On the one hand, traders are being told over and over again that entries only account for about 10% of your overall trading success and I completely agree with that statement. On the other hand, traders (me included) make lists and lists of weekly analysis with the most interesting setups for the upcoming week.
How’s that for a contradiction?
Don’t get me wrong, I definitely believe that there’s value in my weekly forex outlooks. But if so much of the focus needs to be on trade management and how we exit a trade, why is this a topic much less talked about? Maybe because it’s much harder to talk about trade and exit management than to call a setup? Or maybe because many traders feel uncertain to give away how they actually manage their trades?
Of course, I get that I can’t make a forecast on the exits of trades that still need to happen. What I can do, however, is discuss how some of my past trades (both winners and losers) have worked out and go through the trade and my trading decisions in detail. This way, many of the common concepts such as “cut your losses and let your winners run” might become a bit more tangible and easier to grasp for everyone.
I’ve decided to call this series on trade management and exit management: The Exit.
I’ve learned everything there is to know about trading.
Says no professional trader, ever.
This is something I teach to my trade advisor students every day: not improving is deadly in this business. Seeing your P/L go south kind of deadly.
Every trader who has made it has done so because of continuous learning. A desire to get better at the trading game. Every single one of those traders has a trader development plan. But what exactly is that?
Keeping a chartbook of trades you have taken might seem like such a random thing to do. A nice to have, for traders feeling nostalgic about past trades, maybe. You might’ve heard people talking about it, but I wouldn’t blame you if you didn’t think twice of it and just went on with whatever you were doing.
I’m here to say that such a collection of trade screenshots (sometimes called a playbook or chartbook) is much less trivial. It might even be crucial to your success as a trader.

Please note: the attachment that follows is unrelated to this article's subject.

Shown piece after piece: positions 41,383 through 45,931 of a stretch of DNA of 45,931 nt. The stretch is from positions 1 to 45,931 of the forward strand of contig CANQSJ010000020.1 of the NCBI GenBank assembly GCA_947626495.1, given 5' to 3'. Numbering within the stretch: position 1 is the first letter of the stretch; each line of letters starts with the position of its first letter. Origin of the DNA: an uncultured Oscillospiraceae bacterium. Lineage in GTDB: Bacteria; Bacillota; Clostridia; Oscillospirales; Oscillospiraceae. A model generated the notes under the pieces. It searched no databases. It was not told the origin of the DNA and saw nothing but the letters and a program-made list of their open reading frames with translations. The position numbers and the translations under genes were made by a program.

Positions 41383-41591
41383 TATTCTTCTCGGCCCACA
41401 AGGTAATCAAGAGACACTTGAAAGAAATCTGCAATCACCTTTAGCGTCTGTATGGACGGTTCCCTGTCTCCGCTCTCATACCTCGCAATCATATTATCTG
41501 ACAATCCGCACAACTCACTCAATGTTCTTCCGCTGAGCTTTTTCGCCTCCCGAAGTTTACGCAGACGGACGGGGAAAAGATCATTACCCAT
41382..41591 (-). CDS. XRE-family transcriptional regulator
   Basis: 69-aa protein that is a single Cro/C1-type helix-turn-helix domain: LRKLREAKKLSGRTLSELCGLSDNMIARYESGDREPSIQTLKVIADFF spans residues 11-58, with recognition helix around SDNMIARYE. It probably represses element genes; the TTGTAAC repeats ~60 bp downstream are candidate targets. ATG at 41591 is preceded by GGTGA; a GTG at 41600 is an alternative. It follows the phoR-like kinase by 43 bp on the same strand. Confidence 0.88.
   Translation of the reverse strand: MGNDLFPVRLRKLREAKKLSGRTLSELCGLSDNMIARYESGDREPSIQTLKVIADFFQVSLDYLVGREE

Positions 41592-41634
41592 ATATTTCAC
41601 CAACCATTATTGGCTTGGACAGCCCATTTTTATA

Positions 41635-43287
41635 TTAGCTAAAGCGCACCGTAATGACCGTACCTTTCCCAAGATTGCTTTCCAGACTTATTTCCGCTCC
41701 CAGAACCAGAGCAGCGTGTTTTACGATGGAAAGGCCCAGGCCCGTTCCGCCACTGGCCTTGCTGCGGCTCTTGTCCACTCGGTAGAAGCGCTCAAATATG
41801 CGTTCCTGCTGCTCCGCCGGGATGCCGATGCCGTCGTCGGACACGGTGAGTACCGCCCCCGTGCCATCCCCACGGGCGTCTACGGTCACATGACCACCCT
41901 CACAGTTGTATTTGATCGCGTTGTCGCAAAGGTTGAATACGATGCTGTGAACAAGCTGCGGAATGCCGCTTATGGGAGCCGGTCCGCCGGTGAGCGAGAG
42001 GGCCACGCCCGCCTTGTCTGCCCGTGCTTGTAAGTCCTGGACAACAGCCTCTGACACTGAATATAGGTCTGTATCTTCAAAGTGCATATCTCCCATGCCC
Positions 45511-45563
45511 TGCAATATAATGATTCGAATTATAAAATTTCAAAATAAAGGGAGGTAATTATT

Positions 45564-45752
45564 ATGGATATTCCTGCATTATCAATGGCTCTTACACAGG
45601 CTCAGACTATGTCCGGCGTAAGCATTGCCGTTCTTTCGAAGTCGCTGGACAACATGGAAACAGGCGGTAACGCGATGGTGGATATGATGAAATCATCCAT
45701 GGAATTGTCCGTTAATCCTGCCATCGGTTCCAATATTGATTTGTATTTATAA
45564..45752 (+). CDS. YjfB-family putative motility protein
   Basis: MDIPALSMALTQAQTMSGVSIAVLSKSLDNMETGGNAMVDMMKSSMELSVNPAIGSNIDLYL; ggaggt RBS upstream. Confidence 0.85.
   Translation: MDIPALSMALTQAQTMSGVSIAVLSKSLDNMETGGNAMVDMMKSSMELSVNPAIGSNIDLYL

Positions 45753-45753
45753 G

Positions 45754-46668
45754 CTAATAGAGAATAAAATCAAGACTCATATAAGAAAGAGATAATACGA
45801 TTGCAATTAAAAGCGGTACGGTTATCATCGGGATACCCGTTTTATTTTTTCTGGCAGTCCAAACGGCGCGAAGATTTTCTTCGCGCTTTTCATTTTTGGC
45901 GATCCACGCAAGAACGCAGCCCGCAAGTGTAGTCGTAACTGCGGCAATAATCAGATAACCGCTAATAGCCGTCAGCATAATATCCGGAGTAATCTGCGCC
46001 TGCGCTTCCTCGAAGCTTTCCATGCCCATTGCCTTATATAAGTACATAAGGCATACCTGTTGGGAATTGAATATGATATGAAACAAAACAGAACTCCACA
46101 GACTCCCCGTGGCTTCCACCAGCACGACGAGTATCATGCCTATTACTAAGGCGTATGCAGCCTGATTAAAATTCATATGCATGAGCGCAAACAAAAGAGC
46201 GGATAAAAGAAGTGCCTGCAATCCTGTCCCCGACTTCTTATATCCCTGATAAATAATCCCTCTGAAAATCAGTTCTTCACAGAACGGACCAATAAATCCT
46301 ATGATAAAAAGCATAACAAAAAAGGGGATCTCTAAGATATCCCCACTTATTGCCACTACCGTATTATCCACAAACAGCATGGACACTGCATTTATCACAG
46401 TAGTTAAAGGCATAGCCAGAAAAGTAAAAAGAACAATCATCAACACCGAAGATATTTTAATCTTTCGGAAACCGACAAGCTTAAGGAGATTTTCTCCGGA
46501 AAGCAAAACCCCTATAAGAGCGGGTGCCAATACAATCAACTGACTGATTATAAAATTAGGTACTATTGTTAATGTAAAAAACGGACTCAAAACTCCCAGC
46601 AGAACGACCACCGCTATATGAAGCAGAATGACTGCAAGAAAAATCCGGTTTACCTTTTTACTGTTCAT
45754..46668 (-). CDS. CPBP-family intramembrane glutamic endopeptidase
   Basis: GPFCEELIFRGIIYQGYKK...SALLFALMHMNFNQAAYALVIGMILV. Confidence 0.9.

Let’s try this experiment: do you keep a trading journal? If you answered “yes” here: well done! Now pick a trade from 3 months ago and look at just the numbers. From that data, you can probably see it was a winner of a loser, your R-multiple, stop loss and take profit placement, MFE and MAE and so on.
But without a chart screenshot,
- can you tell what you could’ve done better on this particular trade?
- if you could’ve entered at a better price point?
- exited with more profit?
- if there were chart patterns you missed?
- if that new strategy idea you have would’ve worked out here?
No? That’s where a chartbook comes in. And it’s not even the only benefit of keeping track with chart screenshots.
Since keeping a chartbook, I found it much easier to stick to the good setups and avoid less than optimal setups. I know what to look for, but that visual double check using screenshots of past setups makes all the difference. But let’s first take a step back. What exactly is it?
This article is part of a series. Here are the other parts:
- Part 1: MT4 EA Forex Course: Intro
- Part 2: MT4 EA Forex Course: our first forex expert advisor
- Part 3: MT4 EA Forex Course: trailing stops
- Part 4: MT4 EA Forex Course: buy and sell (current page)
Welcome to the fourth part of our MetaTrader4 Expert Advisor course! If you haven’t done so, please have a look at first three instalments.
Up until now, we’ve just been working with buy orders. But we’re traders, not investors! So rather than a buy-only system, it would be nice if our expert advisor could also short the market. In other words, we want to support going both long and short; buy and sell. We’re still working on our Forex Wall-E expert advisor, so let’s continue where we left off!